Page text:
Long-term, IGNITE hopes to create a permanent network of IGNITE alumni and volunteers across the globe. Technology today enables these lasting communications even once our students lose their geographic proximity to their home schools. And the longer IGNITE keeps in touch with graduates, the more likely they are to become role models and mentors themselves once they’ve completed their own educational journeys.

Changing Stereotypes 
There is certainly a stigma attached to engineering, notes Google Vice President Marissa Mayer. In an article, “A Woman’s Place,” (see The New Yorker Web site, for July 11, 2011), Mayer said, “They [women] don’t want to become the stereotype of all-night coders, hackers with pasty skin.” That same article goes on to point out that Hollywood has done its part in upholding stereotypes. The article’s author, Ken Auletta, writes: “Several female computer-science majors at Stanford pointed to the depiction of women in films like ‘The Social Network,’ where the boys code and the girls dance around in their underwear.” IGNITE is working to counteract these stereotypes.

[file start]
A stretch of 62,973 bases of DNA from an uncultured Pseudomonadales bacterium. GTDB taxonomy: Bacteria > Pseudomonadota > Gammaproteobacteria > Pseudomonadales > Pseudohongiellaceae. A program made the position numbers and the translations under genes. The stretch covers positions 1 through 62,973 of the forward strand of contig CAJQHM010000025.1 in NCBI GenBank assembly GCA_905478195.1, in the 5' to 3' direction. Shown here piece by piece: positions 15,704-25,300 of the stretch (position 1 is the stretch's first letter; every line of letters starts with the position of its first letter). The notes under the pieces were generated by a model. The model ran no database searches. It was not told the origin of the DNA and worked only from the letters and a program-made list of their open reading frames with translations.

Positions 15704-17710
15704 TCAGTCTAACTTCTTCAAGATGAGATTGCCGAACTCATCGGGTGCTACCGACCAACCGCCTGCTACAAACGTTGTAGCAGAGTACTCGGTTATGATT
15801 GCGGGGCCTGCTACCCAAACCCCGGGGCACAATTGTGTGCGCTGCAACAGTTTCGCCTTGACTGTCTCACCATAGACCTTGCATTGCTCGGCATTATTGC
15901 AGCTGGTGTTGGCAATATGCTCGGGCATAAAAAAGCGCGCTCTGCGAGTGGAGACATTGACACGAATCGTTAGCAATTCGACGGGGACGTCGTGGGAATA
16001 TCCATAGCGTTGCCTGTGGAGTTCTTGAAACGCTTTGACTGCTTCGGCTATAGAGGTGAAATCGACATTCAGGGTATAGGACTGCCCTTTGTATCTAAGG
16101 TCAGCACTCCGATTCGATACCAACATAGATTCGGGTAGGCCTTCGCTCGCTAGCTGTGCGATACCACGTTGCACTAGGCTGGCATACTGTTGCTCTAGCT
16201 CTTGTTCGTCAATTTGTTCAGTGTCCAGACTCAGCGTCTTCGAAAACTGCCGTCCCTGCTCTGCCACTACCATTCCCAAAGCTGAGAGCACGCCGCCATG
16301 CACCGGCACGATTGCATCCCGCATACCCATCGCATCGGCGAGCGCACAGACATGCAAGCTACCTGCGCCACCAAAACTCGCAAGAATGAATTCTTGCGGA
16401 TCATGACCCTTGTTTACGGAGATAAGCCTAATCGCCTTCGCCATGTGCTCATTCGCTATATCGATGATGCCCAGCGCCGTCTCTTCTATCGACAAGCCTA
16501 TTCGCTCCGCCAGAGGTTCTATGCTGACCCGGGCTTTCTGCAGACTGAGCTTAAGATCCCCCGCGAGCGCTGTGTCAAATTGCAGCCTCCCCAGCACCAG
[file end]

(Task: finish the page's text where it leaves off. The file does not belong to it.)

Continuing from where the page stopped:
A Model Program 
If your district also suffers from lagging female participation in STEM classes, the IGNITE model would be an ideal, cost-effective way to start. IGNITE’s simple but powerful spark has changed lives. The recipe for success is both accessible and reproducible in any school district interested in investing in the future of our nation’s STEM workforce. Educators interested in inspiring young women in their schools in partnership with IGNITE can contact cathi@ ignite-us.org for more information, or visit www.ignite-us.org. We can change the world together, one school at a time.

Women Still Underrepresented in STEM Careers